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I use a garden stake for my kayak. They come in 7 or 8 foot lengths 1/2 inch diameter thin wall steel tubing encapsulated with green plastic. Light weight and cost around 5 dollars at Lowes. They are in the garden section and more appealing to me than the 100 dollar jobs I've seen advertised.;)
 

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Red X Angler
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If it is hollow like PVC etc. you can spray it full of "Great STuff" foam and it will also float if it gets away from you. I filled the handle of my net and my gaff and they both float.
 

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I use a garden stake for my kayak. They come in 7 or 8 foot lengths 1/2 inch diameter thin wall steel tubing encapsulated with green plastic. Light weight and cost around 5 dollars at Lowes. They are in the garden section and more appealing to me than the 100 dollar jobs I've seen advertised.;)
Forrest,
One day we're going to have to come out there and do a photo-documentary on your entire collection. I'm sure it could save thousands of people thousands of dollars!

(Now I'm going to sit back and see what kind of hush money the fishing/boating accessory industry is willing to come up with to keep you a little-known secret!)
 

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Red X Angler
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If you want to keep the yak in one place.
 
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oh...so instead of using an anchor you put the pole in bottom of the lake/river/ocean?? Seems like a good idea.
 

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Red X Angler
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yes and you can stake the kayak to the shore if you go wading..
 
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Exactly. It's an alternative to an anchor, but it also can be used as a push-pole if you're into that kind of thing. Some sit-inside folks will stake out through a scupper hole... or you can tie your stakeout pole to the anchor trolley, or to a handle, or a cleat....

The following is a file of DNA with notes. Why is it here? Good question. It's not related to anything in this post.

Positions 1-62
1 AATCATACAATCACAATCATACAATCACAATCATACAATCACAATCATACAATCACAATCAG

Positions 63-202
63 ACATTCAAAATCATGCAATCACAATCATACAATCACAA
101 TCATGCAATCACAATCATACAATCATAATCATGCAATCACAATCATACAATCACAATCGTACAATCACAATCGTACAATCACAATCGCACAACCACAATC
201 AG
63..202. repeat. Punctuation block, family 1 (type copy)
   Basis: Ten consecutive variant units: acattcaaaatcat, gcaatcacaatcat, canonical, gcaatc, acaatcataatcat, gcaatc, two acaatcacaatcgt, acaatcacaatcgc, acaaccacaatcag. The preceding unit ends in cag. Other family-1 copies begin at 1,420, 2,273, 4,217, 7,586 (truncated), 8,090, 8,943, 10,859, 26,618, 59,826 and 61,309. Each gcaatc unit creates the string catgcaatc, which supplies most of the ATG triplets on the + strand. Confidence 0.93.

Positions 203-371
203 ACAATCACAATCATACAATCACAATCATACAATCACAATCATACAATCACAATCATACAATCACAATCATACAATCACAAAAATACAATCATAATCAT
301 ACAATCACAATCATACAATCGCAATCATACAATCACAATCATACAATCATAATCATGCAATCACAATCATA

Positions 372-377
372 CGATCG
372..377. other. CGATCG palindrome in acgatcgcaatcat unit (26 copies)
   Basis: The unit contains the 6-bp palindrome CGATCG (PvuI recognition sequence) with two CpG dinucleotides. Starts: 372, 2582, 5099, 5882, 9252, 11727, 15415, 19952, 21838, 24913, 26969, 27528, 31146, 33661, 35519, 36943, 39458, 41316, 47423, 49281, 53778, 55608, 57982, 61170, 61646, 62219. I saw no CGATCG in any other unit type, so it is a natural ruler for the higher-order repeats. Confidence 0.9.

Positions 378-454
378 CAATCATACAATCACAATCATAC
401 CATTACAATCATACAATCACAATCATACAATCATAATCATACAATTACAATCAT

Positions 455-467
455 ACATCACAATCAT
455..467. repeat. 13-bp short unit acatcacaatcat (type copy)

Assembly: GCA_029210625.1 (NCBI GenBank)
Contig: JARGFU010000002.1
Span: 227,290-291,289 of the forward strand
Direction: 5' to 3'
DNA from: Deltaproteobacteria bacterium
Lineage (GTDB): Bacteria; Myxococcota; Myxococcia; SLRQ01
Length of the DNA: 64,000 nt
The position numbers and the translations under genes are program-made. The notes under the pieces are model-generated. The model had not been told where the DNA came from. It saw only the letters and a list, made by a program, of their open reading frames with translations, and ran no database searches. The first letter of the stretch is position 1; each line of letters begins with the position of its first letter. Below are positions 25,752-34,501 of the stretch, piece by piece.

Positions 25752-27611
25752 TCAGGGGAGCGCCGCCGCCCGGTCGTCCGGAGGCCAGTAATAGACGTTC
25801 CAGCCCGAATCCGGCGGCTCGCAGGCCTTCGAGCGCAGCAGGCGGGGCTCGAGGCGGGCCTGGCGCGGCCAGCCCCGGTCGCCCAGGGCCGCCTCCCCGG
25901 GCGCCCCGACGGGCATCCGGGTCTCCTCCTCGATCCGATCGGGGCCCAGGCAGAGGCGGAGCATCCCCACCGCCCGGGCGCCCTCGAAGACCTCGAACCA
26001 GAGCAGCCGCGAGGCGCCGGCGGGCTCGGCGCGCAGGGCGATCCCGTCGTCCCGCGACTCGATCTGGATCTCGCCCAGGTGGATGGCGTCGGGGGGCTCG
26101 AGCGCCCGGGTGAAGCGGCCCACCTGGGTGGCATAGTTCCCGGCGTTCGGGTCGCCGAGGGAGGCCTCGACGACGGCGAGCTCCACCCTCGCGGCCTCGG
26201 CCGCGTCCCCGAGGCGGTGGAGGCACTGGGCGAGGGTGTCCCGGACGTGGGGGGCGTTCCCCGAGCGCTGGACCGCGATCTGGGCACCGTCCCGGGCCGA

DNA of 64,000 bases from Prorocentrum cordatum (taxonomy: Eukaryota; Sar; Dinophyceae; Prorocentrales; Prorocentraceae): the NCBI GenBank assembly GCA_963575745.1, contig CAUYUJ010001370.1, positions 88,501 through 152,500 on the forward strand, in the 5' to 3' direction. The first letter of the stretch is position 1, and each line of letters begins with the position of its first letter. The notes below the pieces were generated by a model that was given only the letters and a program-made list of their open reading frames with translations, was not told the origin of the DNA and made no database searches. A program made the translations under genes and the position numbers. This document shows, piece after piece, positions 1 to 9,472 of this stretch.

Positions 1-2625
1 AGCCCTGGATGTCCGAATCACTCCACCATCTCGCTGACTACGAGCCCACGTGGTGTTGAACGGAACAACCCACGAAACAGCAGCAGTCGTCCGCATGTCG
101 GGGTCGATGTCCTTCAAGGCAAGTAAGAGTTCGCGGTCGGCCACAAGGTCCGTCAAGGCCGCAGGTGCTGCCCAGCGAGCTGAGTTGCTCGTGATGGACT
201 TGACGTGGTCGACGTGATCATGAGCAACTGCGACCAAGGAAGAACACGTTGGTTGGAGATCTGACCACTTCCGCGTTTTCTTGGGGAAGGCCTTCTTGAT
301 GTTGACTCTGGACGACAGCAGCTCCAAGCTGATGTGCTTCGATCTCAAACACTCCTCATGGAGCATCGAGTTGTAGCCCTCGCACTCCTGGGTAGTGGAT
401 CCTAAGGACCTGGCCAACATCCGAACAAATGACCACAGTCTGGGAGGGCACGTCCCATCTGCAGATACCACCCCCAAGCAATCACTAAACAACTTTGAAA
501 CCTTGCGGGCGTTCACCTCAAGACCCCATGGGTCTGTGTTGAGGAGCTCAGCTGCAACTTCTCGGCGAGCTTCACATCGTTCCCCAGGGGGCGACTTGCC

I used one that was made from a discarded aluminum ski pole... lost it at Ft Fisher...
 
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Red X Angler
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You could put one of those twisty spring lure retrivers on it too I bet. Might be handy.
 
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There are all sorts of variations of stake out poles out there. And many good ideas for homemade ones. PVC probably being the most common. I use the butt end of an old surf fishing rod. I push it through my scupper holes to keep my kayak in place. I think I have used an anchor in 9 years of kayak fishing three times. Now, I typically only fish water that averages two feet deep, so there isn't much need. I am sure being here, that will change.
 

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The power pole thread reminded me that I've been eyeing an old pushbroom handle in the garage, which had long-since been orphaned from its head, as a potential stakeout pole for the kayak.

First thought was to just whittle the end into a spike - workable, but needs maintenance... (I can see far into the future where I'd have just a nub left, sort of like what happens to pencil). Could go with more of a bullet shape, which should hold its shape better than a spike.

Started wondering what kind of metal spike end I could find to mount on the bottom and make a top-notch, maintenance free stakeout pole that won't be too grabby of line, paddles, paddlers when stowed onboard. Want to look like $100 for about $1.00...

Saw this "dutch dibber", which is close to what I was thinking, but not quite the right shape:


Looked up more dibbers and found this one, which I really like:


Doubting that my local HW store carries replacement tips for these things, but maybe I'm wrong. Anybody got a thought along these lines?
 

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Jeff---get a 6 or 8 in. section 3/4 in. galvanized or black iron pipe -- saw diagonally on one end and sharpen on a grinder-- drill 2 holes in pipe about 3 in apart-- insert the remainder of your broom handle into pipe--put 2 wood screws thru drilled pipe holes for retainers--- should be able to penetrate bedrock now! This is the 50 cents version.:)
 

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Tried out my new cheap homemade stakeout pole in coastal waters and am very pleased with the result. A 6' wooden pole purchased in the roofing department of a building supply store was my solution since it fits into my scupper holes. Next the tool section of the garden dept provided a metal weeder with a wooden handle. The handle was removed, the forked end flattened, and then inserted and glued into the hole drilled into the point of my wooden pole. The ferrule which came from the garden tool handle fit perfectly on the pole tip. A 1 1/4' pvc T with caps for the ends was glued to the handle. Plastic spray paint provided the final touch.
 

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Figured out the stakeout pole this weekend.
What`s 6ft long, waterproof, floats, tapers to a point, and breaks down into 2 pieces ?
TA DA ! A pool cue !
Tilly used his this weekend and worked great. Throw a bungee around and you`re good to go. And as a bonus,
around this crazy city it never hurts to have a pool stick readily available anyway.
 
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